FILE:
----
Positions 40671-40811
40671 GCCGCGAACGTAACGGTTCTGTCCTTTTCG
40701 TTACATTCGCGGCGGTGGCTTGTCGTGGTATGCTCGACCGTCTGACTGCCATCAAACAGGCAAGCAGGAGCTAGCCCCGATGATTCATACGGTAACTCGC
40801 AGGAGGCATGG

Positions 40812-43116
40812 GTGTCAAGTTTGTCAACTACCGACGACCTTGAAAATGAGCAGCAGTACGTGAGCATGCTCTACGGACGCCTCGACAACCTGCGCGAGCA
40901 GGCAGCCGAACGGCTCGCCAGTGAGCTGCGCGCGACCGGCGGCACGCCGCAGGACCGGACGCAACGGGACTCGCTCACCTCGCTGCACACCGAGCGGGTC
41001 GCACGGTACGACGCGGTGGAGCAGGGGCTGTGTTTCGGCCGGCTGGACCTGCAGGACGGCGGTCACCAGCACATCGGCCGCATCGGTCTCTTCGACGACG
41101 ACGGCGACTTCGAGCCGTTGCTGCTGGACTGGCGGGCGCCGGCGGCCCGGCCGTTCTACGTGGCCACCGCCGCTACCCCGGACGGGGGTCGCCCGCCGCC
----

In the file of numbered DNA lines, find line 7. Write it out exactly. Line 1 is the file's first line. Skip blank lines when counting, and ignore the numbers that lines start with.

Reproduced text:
40901 GGCAGCCGAACGGCTCGCCAGTGAGCTGCGCGCGACCGGCGGCACGCCGCAGGACCGGACGCAACGGGACTCGCTCACCTCGCTGCACACCGAGCGGGTC